you snooze, you lose: how insurers dodge the costs of popular sleep apnea devices

by:Changqing Toys     2020-05-03
In last March, Tony Schmidt discovered a machine that allowed him to breathe at night.
It was watching him without his knowledge.
From his bedside, when he used the device, the device was being followed, not only to his doctor, but also to the manufacturer of the machine, the medical supply company and his health insurance company are provided.
Schmidt, an information technology expert from Carrollton, Texas, was shocked.
\"I don\'t know they will send my message by telegram.
Schmidt, 59, suffers from sleep apnea, a condition that causes him to have a worrying interruption in his breathing at night.
Like millions of people, he relies on constant channel positive pressure, that is, continuous airway ventilation, a machine that flows warm air into his nose while he sleeps, keeping the airway unobstructed.
Without it, Schmidt would wake up hundreds of times a night;
Then, during the day, he doze off at work, sometimes while driving, even when he is sitting in the toilet.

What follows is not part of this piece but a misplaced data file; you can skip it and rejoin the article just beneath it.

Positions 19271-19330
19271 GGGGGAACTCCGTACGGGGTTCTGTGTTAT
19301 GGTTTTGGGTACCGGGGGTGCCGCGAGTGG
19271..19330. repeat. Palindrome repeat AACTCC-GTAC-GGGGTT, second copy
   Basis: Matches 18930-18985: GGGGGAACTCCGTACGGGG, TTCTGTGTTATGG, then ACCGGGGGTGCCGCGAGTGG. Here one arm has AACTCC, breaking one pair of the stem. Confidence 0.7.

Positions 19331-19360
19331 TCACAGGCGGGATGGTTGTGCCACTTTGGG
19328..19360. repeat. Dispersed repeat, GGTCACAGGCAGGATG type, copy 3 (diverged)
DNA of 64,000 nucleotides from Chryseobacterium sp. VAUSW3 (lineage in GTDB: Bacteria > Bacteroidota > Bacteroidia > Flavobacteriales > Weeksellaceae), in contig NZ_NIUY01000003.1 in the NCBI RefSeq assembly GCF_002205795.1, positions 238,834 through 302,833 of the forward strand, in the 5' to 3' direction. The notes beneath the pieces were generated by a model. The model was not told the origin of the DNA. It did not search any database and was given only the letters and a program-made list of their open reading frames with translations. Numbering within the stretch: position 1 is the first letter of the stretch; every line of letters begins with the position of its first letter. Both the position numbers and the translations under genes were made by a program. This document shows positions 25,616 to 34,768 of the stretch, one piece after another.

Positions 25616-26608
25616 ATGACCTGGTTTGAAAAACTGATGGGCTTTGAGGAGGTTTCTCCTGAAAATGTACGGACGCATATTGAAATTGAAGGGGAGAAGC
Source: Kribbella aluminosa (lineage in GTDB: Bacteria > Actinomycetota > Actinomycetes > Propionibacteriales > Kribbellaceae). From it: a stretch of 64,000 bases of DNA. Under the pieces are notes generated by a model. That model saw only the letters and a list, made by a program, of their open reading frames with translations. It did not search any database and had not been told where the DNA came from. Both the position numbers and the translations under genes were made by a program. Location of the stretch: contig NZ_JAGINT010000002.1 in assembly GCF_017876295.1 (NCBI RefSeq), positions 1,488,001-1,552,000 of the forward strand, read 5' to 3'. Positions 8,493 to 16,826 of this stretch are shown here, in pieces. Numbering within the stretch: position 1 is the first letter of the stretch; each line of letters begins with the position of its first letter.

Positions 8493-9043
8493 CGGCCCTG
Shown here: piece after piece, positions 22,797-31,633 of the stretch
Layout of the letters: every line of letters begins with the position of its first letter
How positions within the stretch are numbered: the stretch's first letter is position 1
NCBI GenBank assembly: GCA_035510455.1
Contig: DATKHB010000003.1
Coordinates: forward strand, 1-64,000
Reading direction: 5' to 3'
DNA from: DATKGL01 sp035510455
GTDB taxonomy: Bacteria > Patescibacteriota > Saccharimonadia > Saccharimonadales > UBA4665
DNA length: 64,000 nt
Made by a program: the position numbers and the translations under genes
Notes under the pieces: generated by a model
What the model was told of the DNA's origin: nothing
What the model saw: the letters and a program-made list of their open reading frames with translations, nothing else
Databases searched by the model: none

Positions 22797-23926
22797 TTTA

\"I can\'t keep my job,\" he recalls . \".
\"I can\'t stay awake.
\"He said the ventilator saved his career, maybe even his life.
As many people find out, life
Medical insurance companies often track whether patients use the device.
If not, the insurance company may not provide insurance for the machine or the supplies with it.
And, in the face of the popularity of CPAPs
About $400 to $800-
They need to replace filters, masks, and hoses, and health insurance has deployed a range of strategies that may make treatment more expensive and even impossible to price.
Patients were asked to rent CPAPs for a much higher price than the equipment retail price, or they found that the supply would be much cheaper if they didn\'t have insurance at all.
Experts studying medical costs say the insurance company\'s persistent airway ventilation strategy is part of the industry\'s shift in the cost of widely used treatments, equipment, and testing to unsuspecting patients.
\"Doctors and providers no longer control the drug,\" said Harry Lawrence, owner of Advanced oxygen compounds.
Med Services, a New York company that provides ventilator supplies.
\"Strictly speaking, it\'s an insurance company.
They have the final say.